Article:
A Private Conversation About Meiomi with Multi-Discipline Descriptors

Meiomi Pinot Noir, 2012A blend of Pinot Noir grapes from three different counties, Monterey, Santa Barbara, and Sonoma, Meiomi, 2012 is a deep garnet red color with aromas of blackberry, earth, sage and wood. It is savory and silky with its smooth tannins and long, elegant finish. This is all true, but do these words seem old and stale? Jeff, the Drunken Cyclist, in his passing comment that there aren’t enough descriptors available in the wine world, has inspired me to look to other disciplines for some lexicon enhancing. Let me try again…like the key of D Major, not common like the C scale, but without many sharps and absolutely no flats Meiomi flows elegantly with structured intervals. Perhaps, that’s not very informative. Let me try something else…With tannins as smoothly fibrous as a corpus callosum, this wine does a beautiful job of integrating the art and science of both hemispheres. Maybe not.

Wine reviews, like song lyrics, are unspoken conversations. So are blogs for that matter. Talking to ourselves on line, thinking out loud, we’re the bag ladies of the internet, only, hopefully, more coherent. Does it matter whether or not anyone is listening? Would it change what we write? Does Dave Matthews write lyrics for his fans, or is he having a private conversation with someone from his past; a conversation that was never spoken out loud? And why do we want to listen in? Is it a conversation we could have had at some point in time? Is all writing giving voice to feelings in silence, the solitude of a half dialog that can be superimposed onto and replayed into different lives at different points in time?

These aren’t questions that are meant to be answered definitively; they’re just some things to thing about, perhaps exchange one-sided conversations on. Now, if anyone has suggestions for a source of new, useful wine descriptors, please let me know.

10 comments on “A Private Conversation About Meiomi with Multi-Discipline Descriptors

  1. Great post! (And not just due to the pingback!) I have ranted about tasting notes before and I still do not know how I feel about them. They seem to be synonymous with wine blogs–but why?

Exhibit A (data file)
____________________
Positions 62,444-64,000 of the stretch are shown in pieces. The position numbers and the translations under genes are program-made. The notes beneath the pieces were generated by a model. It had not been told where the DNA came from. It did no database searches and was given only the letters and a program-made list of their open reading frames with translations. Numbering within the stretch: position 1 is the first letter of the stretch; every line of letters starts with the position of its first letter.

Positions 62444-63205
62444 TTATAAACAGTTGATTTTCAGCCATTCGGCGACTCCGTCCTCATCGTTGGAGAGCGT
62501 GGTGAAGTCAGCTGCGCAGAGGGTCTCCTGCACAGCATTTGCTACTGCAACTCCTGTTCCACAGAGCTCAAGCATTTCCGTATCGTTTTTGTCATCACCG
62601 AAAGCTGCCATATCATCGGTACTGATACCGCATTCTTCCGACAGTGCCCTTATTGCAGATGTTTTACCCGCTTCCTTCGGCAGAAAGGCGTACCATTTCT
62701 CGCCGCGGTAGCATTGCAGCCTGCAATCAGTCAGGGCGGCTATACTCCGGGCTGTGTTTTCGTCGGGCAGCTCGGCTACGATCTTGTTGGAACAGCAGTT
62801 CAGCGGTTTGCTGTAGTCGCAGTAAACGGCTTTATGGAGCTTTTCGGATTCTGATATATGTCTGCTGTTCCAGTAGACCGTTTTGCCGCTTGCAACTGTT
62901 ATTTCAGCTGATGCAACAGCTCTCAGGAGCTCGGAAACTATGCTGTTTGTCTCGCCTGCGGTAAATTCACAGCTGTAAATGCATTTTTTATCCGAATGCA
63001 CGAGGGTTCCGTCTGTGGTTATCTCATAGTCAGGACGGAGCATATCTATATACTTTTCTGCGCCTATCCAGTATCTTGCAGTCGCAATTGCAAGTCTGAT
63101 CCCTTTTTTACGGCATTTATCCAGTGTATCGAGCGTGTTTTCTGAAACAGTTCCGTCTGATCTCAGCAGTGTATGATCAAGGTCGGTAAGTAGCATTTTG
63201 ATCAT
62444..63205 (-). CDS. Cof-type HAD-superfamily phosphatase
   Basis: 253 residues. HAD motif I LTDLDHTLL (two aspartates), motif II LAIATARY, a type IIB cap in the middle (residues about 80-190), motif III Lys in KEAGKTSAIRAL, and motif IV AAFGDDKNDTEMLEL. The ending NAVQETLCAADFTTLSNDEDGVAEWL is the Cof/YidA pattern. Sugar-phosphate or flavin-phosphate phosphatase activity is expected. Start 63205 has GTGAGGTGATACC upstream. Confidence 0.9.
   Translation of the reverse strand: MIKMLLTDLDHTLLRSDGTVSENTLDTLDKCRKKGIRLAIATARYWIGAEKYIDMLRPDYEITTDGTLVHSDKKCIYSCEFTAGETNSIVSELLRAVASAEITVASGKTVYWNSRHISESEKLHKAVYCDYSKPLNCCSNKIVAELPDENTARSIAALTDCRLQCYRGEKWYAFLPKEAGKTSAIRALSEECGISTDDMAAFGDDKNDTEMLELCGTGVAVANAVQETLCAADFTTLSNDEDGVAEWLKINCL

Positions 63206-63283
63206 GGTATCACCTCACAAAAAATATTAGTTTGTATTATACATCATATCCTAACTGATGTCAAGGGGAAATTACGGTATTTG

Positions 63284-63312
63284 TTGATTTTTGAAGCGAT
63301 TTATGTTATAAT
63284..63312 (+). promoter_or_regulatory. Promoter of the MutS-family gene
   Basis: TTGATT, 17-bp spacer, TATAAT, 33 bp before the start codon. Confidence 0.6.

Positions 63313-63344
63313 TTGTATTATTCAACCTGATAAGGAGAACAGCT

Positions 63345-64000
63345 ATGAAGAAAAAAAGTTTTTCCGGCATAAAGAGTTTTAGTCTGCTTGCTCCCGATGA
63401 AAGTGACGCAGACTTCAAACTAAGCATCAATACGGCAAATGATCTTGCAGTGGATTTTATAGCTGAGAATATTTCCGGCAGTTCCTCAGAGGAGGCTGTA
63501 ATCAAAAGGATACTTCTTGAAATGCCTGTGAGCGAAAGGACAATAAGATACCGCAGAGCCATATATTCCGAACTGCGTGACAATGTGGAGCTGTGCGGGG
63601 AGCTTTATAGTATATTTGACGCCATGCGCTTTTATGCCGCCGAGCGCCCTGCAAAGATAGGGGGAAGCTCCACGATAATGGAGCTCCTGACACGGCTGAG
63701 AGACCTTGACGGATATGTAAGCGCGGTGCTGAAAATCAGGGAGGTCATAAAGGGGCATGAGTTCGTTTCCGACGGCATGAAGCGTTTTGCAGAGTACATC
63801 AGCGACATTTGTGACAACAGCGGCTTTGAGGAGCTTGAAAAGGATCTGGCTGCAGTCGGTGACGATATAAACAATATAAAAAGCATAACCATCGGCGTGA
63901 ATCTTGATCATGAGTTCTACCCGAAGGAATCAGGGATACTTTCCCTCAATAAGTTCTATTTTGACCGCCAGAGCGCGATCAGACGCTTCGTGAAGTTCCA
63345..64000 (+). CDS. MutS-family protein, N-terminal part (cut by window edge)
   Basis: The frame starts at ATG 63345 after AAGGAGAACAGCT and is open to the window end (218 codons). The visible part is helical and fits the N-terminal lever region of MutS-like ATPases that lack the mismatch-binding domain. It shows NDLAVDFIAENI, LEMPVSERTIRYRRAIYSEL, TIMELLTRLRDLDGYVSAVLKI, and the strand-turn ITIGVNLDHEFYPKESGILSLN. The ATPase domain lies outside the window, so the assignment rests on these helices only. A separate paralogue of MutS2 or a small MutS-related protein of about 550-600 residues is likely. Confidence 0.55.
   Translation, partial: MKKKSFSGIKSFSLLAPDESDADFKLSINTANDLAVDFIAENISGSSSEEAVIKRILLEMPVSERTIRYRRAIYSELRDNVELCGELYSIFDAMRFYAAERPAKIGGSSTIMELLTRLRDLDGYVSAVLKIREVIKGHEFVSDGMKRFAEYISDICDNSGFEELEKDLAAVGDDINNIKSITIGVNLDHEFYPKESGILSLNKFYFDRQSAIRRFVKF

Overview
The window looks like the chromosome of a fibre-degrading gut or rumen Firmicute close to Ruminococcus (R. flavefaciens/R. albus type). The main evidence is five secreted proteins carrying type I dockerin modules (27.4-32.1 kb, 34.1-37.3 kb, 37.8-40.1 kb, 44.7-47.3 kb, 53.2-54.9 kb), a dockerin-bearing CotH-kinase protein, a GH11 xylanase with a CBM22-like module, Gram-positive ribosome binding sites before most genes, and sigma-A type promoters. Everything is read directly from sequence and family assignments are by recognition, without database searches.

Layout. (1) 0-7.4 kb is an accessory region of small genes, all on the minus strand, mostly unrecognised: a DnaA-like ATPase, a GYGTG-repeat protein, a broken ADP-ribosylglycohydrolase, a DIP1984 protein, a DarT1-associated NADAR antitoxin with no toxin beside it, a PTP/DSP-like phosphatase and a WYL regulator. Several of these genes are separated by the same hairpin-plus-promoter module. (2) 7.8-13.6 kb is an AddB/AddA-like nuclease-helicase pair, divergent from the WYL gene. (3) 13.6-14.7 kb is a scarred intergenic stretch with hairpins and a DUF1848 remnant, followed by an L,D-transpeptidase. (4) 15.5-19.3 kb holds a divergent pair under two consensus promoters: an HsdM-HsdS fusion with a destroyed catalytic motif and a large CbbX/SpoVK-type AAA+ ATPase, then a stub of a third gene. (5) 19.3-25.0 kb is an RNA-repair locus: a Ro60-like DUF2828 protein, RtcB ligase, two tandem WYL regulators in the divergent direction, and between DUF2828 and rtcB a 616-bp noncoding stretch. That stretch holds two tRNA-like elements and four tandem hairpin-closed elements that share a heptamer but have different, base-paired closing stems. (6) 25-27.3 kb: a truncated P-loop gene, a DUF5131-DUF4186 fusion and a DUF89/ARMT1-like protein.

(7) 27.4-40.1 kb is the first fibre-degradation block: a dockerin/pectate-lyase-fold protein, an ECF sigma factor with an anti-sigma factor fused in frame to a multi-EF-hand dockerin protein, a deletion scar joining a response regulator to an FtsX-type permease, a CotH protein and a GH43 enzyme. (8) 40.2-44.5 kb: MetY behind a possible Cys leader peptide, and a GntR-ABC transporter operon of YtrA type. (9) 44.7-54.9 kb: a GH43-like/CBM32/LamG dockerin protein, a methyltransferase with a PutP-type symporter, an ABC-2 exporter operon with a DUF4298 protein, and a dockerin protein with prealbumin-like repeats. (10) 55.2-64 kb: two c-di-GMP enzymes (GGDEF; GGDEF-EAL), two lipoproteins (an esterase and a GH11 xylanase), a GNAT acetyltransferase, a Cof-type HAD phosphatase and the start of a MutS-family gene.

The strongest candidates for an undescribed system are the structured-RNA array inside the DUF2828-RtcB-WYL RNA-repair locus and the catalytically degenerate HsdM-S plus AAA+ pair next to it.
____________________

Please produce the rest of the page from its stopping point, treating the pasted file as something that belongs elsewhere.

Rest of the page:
• foxress says:

      Thank you for your comments, which are always welcome, and thank you for answering my questions with a question! Only poets read poetry, but everybody, not just winerds read about wine. Does that make wine analysis an accessible art? Is that its appeal?

  2. A sensory overload of unique descriptors. I think that is why I try to avoid them in my discussions, but I thoroughly enjoyed your attempt to add to our argot.

  3. Dwight Furrow says:

    You ask lots of hard questions. All writing is like putting a message in a bottle. Whether it communicates something or not depends on whether it finds someone receptive to the message.
    I like the way you put this: ” …the solitude of a half dialog that can be superimposed onto and replayed into different lives at different points in time?” Good writing is like that. It can be understood by many different people in different contexts.

    As to an expanded lexicon for wine writing, I’ve always found the realm of personality to be the most useful. You might check out a book called Wine and Conversation by Adrienne Lehrer. She is a linguist so there is a bit of theory but it’s fairly readable. She explains how metaphors work specifically regarding wine.

  4. Bernie says:

    I Just found your blog and really enjoy what I have read so far, particularly this one and the one on the Tavel. I, too, really like the Meiomi and I don’t think that your first description is stale. I think it is the quintessential California Pinot Noir. It is affordable enough for nearly every day drinking but serious enough to satisfy nearly any wine enthusiast.

  5. caspernick says:

    I have often wondered if my reviews sound canned, with the same descriptors appearing every week. Having read your post, I think I may be overreacting. The major red varietals have the same basic flavors- red, black and blue fruits (plums, berry, currants etc) and that needs to be mentioned. Secondary flavors are where the wine gets interesting, with mint, eucalyptus, vanilla, earth, green peppers etc. The tannic structure and the acidity are part and parcel of the wine and should be included in the descriptor, plus a picture is worth a thousand words. Try reading some of Michael Broadbent’s reviews, they read like novels! I digress, your post was enjoyable and I shall look for the Meiomi.

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